Each innovation is in fact another Achilles’ Heel.  Innovations are useless on their own, without the ecosystem in which they operate.  This is because most innovations are in fact not even innovations:  they are usually a mere improvement, often the result of a synergy between two or more facets of technology that already existed.  Since they are built upon each other in this way like a house of cards, all innovations form a fragile interdependency web.  Failure in one can bring failure in all others.  And while the interdependency web itself forms to create synergies between the innovations, this works in reverse when just one of the innovations suddenly fails.  Whether it is a supply chain, or the supply of electricity to various appliances, failure in one can mean failure in all. 

What is interesting is that the civilization is always caught by surprise.  The downward spiral comes out of nowhere, for the simple reason that the civilization had underestimated the incredible co-dependency between the innovations – and taken for granted the innovations themselves in the first place.

For example, there will never be an emergency plan in place for the world running out of energy or internet.  Just like climate change, this scenario is existentially, politically, and socially simply impossible to even imagine.  Yet it doesn’t mean that it is not likely.  The sad truth is that civilizations never learn from their mistakes.  Rather, they repeat them using updated technologies, hoping that the outcome will be different this time around.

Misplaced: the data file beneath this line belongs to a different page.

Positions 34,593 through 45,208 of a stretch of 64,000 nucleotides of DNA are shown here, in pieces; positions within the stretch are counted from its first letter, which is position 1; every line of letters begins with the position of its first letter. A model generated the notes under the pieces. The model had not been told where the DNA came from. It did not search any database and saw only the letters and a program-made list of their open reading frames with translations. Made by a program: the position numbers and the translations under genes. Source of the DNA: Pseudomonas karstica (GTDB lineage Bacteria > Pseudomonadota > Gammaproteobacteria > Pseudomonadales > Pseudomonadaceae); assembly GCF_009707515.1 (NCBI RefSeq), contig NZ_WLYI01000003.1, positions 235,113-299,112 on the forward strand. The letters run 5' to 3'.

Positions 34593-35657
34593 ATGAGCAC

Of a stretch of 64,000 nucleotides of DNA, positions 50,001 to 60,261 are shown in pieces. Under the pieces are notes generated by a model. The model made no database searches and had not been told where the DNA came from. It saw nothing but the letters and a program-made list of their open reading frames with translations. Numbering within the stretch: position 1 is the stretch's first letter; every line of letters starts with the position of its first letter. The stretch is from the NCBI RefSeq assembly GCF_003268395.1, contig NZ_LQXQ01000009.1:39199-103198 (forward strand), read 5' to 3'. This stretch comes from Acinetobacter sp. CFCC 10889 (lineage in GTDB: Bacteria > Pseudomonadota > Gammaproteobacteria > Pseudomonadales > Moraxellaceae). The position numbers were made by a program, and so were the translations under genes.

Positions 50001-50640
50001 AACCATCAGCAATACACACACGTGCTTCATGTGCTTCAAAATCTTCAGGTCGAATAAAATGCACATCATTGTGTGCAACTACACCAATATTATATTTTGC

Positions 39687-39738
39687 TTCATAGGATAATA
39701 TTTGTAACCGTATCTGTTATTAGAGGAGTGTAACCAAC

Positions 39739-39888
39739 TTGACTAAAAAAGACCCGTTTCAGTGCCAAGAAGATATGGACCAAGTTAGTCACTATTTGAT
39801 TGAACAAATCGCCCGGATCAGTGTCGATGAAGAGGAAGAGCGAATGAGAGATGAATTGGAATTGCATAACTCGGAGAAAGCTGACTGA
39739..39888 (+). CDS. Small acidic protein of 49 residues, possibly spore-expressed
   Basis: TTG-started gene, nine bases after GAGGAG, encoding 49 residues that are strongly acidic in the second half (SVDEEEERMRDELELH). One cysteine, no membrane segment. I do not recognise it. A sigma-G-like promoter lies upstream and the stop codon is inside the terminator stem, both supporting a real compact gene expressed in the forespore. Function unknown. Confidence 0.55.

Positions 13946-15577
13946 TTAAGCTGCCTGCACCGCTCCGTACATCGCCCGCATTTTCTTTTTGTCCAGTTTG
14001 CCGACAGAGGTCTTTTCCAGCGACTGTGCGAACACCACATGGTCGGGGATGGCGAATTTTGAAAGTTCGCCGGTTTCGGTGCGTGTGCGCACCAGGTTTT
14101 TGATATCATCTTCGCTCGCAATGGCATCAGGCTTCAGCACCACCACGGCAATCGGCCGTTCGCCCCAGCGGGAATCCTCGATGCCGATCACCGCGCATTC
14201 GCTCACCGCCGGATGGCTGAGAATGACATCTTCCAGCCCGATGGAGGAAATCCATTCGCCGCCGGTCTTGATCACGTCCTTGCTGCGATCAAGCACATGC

Our media systems also evolve and “innovate” in order to maintain social cohesion and faith towards the system: myths are constantly woven around the infallibility and resilience of our innovations. Innovations tend to be put on a pedestal without exception, becoming part of the essential fabric and identity of society, like religions that are never to be questioned by anyone.  They become part of our “mission”, whether it is to conquer other planets or become God himself.